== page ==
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Tugumia, D., et al. (2016) Auditory Training Program in Subjects with Tinnitus. CoDAS, 28, 27-33.
https://doi.org/10.1590/2317-1782/20162015113

has been cited by the following article:

  • TITLE: The Influence of Sound Deprivation on Audiologic Outcomes after Cochlear Implantation

    AUTHORS: Maria Stella Arantes do Amaral, Ana Cláudia Mirândola Barbosa Reis, Henrique F. Pauna, Sarah C. Bernal, Eduardo T. Massuda, Miguel Angelo Hyppolito

    KEYWORDS: Audiometry, Cochlear Implantation, Sensorineural Hearing Loss, Sound Deprivation, Deafness

    JOURNAL NAME: International Journal of Clinical Medicine, Vol.9 No.1, January 17, 2018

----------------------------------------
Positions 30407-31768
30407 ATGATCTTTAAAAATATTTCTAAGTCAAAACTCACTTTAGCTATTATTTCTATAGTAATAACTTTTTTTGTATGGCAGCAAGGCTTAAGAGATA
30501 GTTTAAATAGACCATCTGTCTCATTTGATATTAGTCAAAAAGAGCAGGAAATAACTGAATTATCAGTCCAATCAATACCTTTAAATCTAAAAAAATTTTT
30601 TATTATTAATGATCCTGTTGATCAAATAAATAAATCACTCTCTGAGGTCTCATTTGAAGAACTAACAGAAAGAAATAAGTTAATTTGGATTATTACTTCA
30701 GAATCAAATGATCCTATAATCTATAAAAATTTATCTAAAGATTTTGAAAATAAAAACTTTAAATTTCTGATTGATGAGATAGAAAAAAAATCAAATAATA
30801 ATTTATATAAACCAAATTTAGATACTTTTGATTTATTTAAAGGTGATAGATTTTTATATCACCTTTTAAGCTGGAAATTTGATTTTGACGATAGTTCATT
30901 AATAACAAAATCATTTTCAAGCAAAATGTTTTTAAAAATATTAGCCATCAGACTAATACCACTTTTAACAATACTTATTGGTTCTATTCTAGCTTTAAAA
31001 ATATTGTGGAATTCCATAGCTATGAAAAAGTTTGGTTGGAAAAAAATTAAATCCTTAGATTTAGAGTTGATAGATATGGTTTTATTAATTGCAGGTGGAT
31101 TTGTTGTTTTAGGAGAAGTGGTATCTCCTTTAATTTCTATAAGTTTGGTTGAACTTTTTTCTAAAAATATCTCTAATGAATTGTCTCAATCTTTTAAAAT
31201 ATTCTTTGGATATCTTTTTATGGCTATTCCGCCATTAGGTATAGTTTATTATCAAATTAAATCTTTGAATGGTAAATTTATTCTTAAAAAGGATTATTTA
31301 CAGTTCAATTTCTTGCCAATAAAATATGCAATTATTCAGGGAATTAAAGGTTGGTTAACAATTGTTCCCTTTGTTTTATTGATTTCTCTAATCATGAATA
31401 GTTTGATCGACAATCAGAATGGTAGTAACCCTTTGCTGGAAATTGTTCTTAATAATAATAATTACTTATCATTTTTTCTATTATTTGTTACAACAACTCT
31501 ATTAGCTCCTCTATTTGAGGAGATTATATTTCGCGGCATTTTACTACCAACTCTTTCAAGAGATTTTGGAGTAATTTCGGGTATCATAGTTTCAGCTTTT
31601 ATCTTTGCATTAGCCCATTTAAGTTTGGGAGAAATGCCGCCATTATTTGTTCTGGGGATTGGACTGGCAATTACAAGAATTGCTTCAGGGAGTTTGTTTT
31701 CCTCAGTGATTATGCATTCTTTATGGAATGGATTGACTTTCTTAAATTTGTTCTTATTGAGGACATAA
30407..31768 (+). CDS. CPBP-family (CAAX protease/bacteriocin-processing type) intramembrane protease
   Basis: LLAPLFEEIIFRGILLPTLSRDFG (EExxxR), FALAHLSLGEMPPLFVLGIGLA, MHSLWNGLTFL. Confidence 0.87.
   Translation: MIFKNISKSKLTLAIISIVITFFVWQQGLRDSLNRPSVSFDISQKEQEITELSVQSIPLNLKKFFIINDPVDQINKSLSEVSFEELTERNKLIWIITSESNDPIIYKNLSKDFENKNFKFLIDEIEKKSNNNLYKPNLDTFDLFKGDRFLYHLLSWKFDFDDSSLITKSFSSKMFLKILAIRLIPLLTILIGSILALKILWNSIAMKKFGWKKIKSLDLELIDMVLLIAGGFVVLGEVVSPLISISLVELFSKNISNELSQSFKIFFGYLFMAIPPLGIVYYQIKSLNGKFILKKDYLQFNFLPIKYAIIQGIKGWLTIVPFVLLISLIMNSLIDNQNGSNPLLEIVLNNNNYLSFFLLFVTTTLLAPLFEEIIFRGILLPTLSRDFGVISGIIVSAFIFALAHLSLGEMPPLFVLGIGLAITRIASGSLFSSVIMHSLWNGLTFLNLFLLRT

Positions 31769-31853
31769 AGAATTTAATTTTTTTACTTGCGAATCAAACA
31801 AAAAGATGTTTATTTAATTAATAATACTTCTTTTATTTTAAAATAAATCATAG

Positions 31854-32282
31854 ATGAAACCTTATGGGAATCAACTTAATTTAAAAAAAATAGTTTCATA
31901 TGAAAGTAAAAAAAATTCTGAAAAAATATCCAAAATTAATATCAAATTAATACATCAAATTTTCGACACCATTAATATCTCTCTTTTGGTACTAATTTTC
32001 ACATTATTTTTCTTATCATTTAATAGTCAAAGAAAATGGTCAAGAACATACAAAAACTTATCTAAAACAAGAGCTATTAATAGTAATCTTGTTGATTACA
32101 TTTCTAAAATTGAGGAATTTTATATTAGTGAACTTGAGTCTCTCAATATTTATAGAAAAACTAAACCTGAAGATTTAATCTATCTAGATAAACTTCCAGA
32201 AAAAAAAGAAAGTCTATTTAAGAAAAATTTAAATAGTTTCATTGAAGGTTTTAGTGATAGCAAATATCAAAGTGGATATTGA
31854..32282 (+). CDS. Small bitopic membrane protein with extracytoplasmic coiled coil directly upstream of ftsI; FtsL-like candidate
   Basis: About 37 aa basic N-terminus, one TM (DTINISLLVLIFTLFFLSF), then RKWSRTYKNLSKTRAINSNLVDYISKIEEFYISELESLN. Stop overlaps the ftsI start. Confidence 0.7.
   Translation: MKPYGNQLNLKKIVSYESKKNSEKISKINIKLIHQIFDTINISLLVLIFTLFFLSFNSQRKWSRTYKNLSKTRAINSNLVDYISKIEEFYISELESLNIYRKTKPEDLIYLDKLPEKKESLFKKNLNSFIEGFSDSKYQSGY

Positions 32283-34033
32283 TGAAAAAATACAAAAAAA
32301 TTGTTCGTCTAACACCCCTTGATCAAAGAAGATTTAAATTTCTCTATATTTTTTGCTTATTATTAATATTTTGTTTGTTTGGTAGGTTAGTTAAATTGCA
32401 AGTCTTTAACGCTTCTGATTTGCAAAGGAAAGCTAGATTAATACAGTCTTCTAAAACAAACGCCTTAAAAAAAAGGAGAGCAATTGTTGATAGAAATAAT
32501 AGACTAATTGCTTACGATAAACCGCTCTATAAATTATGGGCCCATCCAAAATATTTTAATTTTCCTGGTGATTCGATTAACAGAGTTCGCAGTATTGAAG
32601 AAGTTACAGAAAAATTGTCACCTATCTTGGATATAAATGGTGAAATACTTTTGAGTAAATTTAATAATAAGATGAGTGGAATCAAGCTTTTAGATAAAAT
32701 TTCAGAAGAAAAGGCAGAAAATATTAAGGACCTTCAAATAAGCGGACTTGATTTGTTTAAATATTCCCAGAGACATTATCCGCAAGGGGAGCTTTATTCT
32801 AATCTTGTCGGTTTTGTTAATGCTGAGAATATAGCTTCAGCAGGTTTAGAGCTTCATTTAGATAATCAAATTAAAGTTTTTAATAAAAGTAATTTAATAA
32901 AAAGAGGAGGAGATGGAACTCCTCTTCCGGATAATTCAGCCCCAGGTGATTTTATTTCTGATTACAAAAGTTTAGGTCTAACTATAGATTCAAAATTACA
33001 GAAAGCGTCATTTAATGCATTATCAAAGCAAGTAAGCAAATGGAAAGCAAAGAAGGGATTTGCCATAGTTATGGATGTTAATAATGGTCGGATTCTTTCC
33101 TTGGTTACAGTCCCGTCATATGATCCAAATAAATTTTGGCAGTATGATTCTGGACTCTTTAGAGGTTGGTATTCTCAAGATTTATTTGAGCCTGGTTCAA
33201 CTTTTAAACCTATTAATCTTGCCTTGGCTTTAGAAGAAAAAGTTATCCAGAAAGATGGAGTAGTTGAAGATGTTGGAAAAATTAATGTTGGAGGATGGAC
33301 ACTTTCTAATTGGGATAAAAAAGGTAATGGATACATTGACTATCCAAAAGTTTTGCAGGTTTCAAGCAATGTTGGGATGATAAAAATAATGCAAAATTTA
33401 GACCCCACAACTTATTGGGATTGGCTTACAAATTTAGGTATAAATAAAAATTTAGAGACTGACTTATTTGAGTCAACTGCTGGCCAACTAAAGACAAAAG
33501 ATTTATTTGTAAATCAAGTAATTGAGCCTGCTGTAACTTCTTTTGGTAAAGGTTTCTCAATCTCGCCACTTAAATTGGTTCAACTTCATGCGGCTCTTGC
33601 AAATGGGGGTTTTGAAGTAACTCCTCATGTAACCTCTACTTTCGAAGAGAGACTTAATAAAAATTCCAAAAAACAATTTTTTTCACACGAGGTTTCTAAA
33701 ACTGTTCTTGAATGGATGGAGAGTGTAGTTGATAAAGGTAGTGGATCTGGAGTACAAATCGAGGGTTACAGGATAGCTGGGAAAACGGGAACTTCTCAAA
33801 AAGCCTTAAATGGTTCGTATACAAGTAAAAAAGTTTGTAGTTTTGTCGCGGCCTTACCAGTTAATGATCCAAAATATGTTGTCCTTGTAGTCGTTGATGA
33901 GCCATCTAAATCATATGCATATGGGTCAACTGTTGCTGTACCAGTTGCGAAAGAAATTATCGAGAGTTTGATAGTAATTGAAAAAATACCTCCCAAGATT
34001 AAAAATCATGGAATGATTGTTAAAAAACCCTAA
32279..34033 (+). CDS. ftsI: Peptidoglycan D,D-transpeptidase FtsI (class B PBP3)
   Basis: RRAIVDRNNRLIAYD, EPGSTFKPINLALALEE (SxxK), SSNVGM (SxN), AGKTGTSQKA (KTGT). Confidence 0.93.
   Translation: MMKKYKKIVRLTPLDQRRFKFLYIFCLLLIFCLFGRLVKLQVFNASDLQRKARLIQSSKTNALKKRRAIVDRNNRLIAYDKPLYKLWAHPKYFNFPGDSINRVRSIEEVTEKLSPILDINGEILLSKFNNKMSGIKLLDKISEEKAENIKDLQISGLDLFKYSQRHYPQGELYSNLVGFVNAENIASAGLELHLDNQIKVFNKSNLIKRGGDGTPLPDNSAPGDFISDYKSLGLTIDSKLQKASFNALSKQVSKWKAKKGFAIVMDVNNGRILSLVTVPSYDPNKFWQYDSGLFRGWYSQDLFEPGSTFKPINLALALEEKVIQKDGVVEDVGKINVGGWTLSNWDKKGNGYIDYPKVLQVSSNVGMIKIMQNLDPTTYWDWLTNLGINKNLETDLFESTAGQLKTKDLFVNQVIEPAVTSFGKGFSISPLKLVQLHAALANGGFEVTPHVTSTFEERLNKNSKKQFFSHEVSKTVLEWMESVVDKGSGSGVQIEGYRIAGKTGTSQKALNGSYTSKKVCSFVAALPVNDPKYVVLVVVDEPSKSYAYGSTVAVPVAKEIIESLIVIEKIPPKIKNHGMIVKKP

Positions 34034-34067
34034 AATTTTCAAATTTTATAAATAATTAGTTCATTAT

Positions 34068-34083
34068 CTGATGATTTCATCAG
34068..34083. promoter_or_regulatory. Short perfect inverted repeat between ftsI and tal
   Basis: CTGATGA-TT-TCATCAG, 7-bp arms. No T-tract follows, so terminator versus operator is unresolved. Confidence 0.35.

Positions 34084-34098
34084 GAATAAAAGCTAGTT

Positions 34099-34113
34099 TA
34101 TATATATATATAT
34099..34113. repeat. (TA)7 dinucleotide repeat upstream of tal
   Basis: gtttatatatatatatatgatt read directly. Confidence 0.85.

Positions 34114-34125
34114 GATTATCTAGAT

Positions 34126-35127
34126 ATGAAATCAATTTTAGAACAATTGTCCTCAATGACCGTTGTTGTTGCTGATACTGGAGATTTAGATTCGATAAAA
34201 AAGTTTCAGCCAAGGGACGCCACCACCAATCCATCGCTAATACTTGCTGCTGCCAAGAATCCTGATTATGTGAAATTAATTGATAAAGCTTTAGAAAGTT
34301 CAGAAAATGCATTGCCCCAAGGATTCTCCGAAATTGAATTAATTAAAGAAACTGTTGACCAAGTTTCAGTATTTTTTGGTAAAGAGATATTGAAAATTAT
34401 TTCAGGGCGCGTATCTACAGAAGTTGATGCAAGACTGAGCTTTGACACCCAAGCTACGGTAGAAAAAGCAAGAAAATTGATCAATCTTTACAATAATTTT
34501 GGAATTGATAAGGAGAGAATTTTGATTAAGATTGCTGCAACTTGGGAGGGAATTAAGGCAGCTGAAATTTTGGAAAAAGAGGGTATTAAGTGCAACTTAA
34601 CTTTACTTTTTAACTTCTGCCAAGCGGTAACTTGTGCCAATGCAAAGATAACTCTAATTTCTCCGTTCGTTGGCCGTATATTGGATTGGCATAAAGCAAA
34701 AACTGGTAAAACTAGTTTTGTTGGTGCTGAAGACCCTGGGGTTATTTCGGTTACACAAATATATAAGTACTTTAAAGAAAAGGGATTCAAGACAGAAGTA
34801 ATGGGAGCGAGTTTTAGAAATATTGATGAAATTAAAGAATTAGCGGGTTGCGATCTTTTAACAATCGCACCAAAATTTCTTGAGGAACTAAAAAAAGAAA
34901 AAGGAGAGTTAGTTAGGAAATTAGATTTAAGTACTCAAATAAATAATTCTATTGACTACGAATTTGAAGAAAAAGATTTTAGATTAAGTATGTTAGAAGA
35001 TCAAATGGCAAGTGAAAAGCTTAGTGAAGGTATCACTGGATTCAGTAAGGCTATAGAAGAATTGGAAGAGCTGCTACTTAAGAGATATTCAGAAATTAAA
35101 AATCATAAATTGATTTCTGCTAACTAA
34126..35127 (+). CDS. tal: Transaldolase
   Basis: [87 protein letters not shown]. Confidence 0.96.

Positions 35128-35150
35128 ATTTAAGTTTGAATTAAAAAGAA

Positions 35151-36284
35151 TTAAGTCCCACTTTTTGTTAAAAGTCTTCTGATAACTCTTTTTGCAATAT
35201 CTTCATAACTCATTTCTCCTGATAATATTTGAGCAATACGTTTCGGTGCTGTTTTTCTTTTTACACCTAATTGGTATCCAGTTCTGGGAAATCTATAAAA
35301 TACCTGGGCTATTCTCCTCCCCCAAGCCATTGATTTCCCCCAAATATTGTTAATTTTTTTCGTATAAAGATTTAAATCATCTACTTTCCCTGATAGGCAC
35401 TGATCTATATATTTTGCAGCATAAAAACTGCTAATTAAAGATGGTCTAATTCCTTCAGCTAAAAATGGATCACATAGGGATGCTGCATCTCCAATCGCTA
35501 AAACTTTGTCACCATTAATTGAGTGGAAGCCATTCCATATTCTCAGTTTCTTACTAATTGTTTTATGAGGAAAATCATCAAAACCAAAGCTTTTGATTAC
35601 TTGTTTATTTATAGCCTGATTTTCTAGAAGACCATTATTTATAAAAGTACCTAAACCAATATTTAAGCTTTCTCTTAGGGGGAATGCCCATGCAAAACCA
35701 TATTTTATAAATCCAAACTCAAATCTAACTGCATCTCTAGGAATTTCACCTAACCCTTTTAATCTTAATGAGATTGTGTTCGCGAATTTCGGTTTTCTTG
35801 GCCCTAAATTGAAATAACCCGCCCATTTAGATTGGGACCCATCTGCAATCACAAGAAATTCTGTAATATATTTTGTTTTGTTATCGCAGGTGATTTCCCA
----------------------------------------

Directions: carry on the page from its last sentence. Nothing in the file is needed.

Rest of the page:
ABSTRACT: The cochlear implant is a prosthesis that is capable to replace listening capability among patients with sensorineural hearing loss. Many studies suggest a negative relationship among duration of sound deprivation and audiometric gain (by means of speech perception test) after cochlear implantation. We evaluated surgical and audiologic results among post-lingual deafened adults, in different times of sound deprivation, and correlated with social isolation, presence of vertigo or tinnitus, and the speech therapy yield, between pre- and post-operative stages. A retrospective study was conducted on patients with post-lingual hearing loss, aged over 18 years old who underwent cochlear implant surgery in a public hospital from 2004 to 2014. Audiological, socio-demographic questionnaire, and manifestations of vertigo and tinnitus, during pre- and post-operative stages, were compared and correlating to the different periods of sound deprivation. Two groups were studied. The group A was composed of 38 participants (14 male and 24 female) with sound deprivation of less than 10 years; and group B was composed of 17 participants (8 male and 9 female) with sound deprivation longer than 10 years. We found no differences regarding age, sex, duration of sound deprivation, mean pure-tone audiometric results (pre- and post-surgery), and speech perception tests (pre-operatively). After one year of the surgery, we observed a significant difference between both groups, with a better performance to group A. The results of speech perception test, after cochlear implantation in group B, were worse than the results obtained in group A, although these correlations are not determinant whether to perform cochlear implant surgery or not.